Background: Drug delivery systems such as hydrogels have become relevant
in cardiovascular and metabolic therapies due to their sustained and controlled release
properties of drugs, versatile polymer structures, safety, and biodegradability.
Results: The literature presented demonstrates that a hydrogel-based controlled release
system increases the therapeutic efficacy in different components of the metabolic syndrome.
Hypertension has been the most explored component with advances in in vitro
and murine models. However, clinical evidence in humans is scarce, and more translational
studies are needed. Hydrogel-based systems for diabetes, obesity, and dyslipidemia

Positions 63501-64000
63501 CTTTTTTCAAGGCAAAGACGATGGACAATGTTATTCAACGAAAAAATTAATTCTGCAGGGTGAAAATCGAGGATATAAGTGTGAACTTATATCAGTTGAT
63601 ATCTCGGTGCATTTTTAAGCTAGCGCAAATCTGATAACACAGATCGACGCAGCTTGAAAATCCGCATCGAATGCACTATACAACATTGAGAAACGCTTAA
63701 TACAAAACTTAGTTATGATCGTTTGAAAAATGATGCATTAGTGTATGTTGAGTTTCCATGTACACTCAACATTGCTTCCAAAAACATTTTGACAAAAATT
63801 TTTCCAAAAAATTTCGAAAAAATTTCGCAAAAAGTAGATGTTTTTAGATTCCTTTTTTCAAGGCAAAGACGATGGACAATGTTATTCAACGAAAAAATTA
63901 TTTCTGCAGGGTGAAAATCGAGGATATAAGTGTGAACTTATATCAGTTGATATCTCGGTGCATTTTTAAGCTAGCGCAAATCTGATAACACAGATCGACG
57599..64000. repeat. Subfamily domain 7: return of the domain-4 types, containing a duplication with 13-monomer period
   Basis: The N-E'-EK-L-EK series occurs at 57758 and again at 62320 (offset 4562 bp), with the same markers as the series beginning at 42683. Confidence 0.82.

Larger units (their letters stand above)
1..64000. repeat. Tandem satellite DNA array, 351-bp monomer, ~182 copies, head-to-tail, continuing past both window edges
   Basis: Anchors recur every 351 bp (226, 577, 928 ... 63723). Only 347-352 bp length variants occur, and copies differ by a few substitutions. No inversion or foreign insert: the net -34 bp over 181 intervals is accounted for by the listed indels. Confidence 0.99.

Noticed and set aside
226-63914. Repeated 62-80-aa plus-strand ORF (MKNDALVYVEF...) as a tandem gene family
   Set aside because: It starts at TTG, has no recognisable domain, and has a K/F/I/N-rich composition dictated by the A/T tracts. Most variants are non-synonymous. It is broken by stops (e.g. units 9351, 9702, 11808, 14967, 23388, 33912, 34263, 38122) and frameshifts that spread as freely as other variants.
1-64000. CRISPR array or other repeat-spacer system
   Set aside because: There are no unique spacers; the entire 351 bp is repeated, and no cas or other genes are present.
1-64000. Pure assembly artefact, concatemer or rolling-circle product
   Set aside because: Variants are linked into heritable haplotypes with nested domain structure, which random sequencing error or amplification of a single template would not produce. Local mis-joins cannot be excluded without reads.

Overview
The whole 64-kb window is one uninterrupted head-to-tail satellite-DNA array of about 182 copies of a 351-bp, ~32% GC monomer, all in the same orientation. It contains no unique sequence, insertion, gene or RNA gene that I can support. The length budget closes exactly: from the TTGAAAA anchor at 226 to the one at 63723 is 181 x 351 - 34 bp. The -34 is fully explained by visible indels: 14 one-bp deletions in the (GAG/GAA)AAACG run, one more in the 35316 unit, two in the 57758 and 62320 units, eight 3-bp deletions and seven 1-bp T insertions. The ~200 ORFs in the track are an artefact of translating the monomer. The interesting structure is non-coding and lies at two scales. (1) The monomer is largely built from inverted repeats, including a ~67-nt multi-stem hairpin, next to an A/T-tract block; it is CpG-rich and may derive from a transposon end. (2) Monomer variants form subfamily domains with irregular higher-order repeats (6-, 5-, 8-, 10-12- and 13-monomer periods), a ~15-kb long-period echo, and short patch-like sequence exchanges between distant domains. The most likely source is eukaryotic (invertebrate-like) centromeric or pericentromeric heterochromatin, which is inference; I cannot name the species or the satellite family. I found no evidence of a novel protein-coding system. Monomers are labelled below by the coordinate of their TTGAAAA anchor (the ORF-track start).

have been little explored. Observations mainly demonstrated an increase in therapeutic efficacy,
in vitro and in vivo, for the use of insulin, leptin, and natural components, such as
epigallocatechin gallate. In all cases, the hydrogel systems achieve better plasma levels
of the loaded compound, higher bioavailability, and low cytotoxicity compared to conventional
systems. Also, the evidence existing suggests that the development of an injectable
hydrogel system for controlled release of drugs or therapeutic compounds is presented
as an attractive option for MeS treatment, and due to the possibility of sustained
pharmacological release, there is no need for repeated doses and a safe administration
Conclusion: The following review aims to evaluate the use of the hydrogel systems in
the therapy of diabetes, obesity, hypertension, and dyslipidemia, which are the main components
of metabolic syndrome.